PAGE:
In the time it takes your oven to preheat, you’ll have the dough whipped up for old-fashioned Oatmeal Cookies. Chewy centers, a kiss of cinnamon, and all the best mix-ins make these the best oatmeal cookies when you’re craving a classic.
Healthy Oatmeal Cookies are one of the all-time fan-favorite recipes on the blog, with hundreds and hundreds of raving comments.
For today, we’re knocking down the “healthy” a bit and making real-deal, classic oatmeal cookies like grandma would have baked.
- This is the perfect recipe for oatmeal cookies: chewy yet soft, just-right amount of sweet, with warm flavor and homey texture.
- Cookie cravers take note: These easy oatmeal cookies are ready in a hurry.
About these Easy Oatmeal Cookies
Some days, we want baking cookies to be a project that takes up a cozy afternoon (like when you’re making cut-out sugar cookies).
Most of the time, however, the sooner I can be eating a cookie, the better.
That’s why I love these easy oatmeal cookies!
- No dough-chilling is required.
- The recipe uses melted butter rather than softened. I never seem to remember to let mine sit out and soften, and this recipe avoids it all together!
- No stand mixer or hand mixer. A bowl and spoon is all you need!
You can easily be eating these chewy, soft oatmeal cookies 30 minutes from now.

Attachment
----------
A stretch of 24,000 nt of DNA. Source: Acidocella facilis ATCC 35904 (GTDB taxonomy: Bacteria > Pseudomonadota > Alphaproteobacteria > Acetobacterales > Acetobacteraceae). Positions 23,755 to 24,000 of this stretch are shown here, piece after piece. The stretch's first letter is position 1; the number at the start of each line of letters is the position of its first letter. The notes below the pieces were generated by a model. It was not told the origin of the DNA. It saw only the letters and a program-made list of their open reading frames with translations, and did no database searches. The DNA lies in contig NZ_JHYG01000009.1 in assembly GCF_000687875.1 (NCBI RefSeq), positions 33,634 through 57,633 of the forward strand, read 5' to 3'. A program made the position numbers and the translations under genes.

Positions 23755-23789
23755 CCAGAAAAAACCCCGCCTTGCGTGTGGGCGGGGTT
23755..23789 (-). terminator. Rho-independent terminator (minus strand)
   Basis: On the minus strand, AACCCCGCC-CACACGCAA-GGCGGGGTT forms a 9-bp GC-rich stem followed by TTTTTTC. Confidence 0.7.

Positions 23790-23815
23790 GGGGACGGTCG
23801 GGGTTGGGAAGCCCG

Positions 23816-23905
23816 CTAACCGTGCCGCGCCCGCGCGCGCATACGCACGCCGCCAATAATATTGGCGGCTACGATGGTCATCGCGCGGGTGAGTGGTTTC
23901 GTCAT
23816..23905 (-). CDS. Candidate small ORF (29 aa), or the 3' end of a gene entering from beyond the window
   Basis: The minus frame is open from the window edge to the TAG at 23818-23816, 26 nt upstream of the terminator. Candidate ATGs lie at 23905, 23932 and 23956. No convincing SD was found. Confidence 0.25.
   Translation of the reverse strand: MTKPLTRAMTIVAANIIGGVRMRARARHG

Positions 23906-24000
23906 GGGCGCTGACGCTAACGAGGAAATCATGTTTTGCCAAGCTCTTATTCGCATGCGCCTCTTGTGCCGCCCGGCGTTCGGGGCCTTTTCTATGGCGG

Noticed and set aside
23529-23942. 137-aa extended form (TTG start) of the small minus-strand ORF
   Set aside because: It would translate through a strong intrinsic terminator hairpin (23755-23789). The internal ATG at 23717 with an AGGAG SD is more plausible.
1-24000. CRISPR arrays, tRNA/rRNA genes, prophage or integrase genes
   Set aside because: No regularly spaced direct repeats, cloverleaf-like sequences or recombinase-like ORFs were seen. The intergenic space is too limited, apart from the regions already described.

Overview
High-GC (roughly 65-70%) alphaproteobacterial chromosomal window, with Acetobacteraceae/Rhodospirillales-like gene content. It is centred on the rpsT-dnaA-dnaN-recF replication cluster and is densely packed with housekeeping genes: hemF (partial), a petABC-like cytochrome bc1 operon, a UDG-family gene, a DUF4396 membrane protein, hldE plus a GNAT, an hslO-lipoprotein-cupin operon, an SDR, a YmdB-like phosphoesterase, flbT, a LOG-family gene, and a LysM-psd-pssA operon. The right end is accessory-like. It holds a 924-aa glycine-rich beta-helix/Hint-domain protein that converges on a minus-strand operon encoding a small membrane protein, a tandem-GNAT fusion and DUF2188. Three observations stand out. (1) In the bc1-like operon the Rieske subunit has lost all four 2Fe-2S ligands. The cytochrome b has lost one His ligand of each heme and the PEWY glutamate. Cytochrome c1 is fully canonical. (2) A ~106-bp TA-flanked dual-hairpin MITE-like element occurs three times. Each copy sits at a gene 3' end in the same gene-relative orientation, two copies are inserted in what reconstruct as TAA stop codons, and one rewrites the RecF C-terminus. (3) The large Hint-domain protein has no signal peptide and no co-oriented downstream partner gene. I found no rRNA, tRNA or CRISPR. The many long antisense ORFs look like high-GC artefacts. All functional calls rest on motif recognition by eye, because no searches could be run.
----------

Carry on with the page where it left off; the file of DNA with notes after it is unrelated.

Go for it!
How to Make the Best Homemade Oatmeal Cookies
Step right this way for the BEST oatmeal cookie, with options and ideas for mix-ins.
- The ingredients are pure and simple.
- They’re sweet (this is definitely a dessert cookie, not a breakfast cookie), but they are not cloying.
- You can really taste the oats, butter, and the caramelized notes of brown sugar (and isn’t that the point?!).
I won’t even tell you whether they are best with raisins or not—I’ll let you and your friends duke that out.
You may need to eat several to reach a decision.
- Butter. As a classic cookie should, these oatmeal cookies do call for butter.
- Nuts. Chopped pecans or walnuts add a lovely crunch and nuttiness.
Toast your nuts! If you are going to add nuts, please take the extra step to toast them first. It makes all the difference. You can toast nuts in the oven at 350 degrees F for 8 minutes (watch closely; they burn fast!)
- Spices. Cinnamon and nutmeg make the oatmeal cookie warm and homey.
- Brown Sugar. Brown sugar rather than white granulated sugar is also essential to the classic oatmeal cookie warmth.
- Eggs. One egg, plus one egg yolk for added richness.